What is Age-Related Macular Degeneration?
AMD affects the macula, which is the portion of the retina responsible for detailed sight and colour vision. When the macula degenerates, central vision is slowly lost, but the peripheral vision is unaffected. As we age, our chances of developing this serious ocular condition increase. Smoking, UV exposure, and high blood pressure all increase your chances of developing AMD.
Dry & Wet AMD
AMD comes in two forms: Dry and Wet
Dry AMD is the most common form and is typically milder than its wet counterpart. Dry AMD causes the retinal tissues in the macula to degenerate gradually over time. Dry AMD may progress to wet AMD.
Wet AMD is less common but more sudden than its dry counterpart. Wet AMD weakens the blood vessels in the macula, causing them to leak blood and fluid. The disease progresses rapidly and accounts for about 10% of all AMD cases.
In its early stages, AMD rarely exhibits symptoms but can be diagnosed using a comprehensive eye exam. The most common symptoms most patients with AMD notice are blurring or distortion of their central vision, which cannot be corrected using glasses or contact lenses. As AMD progresses, this blurring becomes more pronounced, interfering with the ability to read and recognize faces.
Other common symptoms include dark or blank spots in their vision, and perceiving straight lines as wavy lines.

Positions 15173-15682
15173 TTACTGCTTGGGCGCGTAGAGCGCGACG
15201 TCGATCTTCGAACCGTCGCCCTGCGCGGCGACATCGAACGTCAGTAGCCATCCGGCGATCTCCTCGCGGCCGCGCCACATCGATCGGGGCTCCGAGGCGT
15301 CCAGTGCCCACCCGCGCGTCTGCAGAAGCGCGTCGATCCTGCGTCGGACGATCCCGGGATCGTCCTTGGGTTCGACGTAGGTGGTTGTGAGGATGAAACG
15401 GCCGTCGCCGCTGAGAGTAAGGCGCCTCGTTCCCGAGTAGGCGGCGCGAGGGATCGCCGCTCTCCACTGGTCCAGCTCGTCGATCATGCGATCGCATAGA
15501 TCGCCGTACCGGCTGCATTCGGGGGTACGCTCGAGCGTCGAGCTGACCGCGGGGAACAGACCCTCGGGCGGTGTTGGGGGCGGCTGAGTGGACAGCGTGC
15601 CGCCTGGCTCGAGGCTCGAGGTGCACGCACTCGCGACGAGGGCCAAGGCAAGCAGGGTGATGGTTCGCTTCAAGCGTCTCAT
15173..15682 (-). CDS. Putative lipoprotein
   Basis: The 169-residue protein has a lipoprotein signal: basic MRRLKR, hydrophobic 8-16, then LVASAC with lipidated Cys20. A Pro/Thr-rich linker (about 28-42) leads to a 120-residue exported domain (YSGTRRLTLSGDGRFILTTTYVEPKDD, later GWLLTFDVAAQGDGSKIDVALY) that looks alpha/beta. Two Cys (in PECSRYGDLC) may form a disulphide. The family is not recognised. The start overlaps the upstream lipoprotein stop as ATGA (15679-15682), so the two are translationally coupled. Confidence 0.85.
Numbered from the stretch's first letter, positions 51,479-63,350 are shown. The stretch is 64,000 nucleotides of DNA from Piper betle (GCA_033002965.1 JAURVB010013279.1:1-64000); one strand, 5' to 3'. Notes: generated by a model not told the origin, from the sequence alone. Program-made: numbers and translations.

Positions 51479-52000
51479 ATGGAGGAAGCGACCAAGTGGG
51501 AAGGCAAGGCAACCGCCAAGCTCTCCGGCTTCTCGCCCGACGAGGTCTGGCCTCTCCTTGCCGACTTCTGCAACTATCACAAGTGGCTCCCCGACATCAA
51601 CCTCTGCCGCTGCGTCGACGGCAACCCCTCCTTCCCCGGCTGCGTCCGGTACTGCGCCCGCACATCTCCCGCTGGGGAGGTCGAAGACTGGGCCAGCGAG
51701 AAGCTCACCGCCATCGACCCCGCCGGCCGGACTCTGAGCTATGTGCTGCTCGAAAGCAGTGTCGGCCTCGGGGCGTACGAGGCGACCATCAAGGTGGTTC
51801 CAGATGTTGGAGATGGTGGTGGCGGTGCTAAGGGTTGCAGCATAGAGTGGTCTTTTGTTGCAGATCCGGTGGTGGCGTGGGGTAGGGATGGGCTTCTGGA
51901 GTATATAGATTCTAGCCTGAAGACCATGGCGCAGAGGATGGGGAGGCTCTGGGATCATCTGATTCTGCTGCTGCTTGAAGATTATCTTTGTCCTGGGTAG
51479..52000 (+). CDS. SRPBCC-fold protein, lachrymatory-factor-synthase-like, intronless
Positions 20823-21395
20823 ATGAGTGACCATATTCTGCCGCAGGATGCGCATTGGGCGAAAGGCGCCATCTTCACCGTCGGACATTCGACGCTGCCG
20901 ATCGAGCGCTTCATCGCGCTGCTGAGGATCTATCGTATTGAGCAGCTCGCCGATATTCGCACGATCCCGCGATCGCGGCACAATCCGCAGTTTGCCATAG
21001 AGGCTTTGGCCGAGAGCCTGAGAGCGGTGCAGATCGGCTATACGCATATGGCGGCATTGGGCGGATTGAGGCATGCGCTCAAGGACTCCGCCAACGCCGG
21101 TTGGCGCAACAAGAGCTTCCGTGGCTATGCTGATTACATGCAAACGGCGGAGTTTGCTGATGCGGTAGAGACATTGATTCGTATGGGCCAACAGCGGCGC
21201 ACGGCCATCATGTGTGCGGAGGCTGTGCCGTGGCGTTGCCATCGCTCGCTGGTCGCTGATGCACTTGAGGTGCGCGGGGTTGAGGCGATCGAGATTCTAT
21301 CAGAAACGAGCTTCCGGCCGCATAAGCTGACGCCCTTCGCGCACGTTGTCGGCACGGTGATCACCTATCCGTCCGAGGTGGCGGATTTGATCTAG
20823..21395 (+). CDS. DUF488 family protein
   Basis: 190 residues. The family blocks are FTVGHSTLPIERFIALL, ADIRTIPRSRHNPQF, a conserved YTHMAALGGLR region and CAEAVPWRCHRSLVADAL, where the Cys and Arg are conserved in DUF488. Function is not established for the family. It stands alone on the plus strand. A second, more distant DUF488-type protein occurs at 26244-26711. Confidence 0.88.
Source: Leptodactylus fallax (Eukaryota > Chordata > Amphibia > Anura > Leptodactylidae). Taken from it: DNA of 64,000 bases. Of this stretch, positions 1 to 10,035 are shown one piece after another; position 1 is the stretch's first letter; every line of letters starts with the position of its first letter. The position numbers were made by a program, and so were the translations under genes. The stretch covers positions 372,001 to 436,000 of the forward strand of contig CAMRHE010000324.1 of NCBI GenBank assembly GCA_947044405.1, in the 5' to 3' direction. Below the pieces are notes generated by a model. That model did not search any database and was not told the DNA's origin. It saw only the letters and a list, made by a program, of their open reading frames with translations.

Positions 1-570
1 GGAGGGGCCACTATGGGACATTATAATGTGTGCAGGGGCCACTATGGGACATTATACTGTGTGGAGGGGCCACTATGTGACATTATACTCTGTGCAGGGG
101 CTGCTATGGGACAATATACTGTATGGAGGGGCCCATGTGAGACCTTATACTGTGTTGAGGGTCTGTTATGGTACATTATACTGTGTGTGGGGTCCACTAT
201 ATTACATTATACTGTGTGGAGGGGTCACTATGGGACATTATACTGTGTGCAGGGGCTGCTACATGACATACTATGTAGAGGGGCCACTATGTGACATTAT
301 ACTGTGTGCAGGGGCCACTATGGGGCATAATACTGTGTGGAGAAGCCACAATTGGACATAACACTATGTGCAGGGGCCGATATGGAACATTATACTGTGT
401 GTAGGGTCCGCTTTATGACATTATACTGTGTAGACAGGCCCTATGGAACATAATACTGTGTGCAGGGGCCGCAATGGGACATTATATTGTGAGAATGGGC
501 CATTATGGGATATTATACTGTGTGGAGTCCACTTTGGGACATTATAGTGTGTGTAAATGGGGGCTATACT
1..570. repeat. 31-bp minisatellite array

AMD, if left unmanaged, can slowly steal your central vision.
AMD Prevention & Treatment
A comprehensive nutritional study (AREDS2) found that consuming select dietary supplements in addition to a healthy diet can help reduce your chances of developing AMD. Ensuring your diet is rich in vitamin A, vitamin E, zinc, lutein, and zeaxanthin can help protect your eyes from AMD and other ocular diseases.
One of the best things you can do to safeguard your vision is to have regular eye exams. Early detection is critical for minimizing and even preventing AMD related vision loss.
Dry AMD is currently managed using diet and lifestyle modifications, such as increasing exercise, wearing UV blocking sunglasses, and consuming more leafy greens. However, these strategies cannot cure AMD, only slow its progression. Any vision loss that has already occurred is permanent.
Wet AMD can be treated using injections, which can strengthen the blood vessels in the macula and prevent further bleeding.
For more information about AMD, including what you can do to prevent it, please speak to your optometrist during your next exam.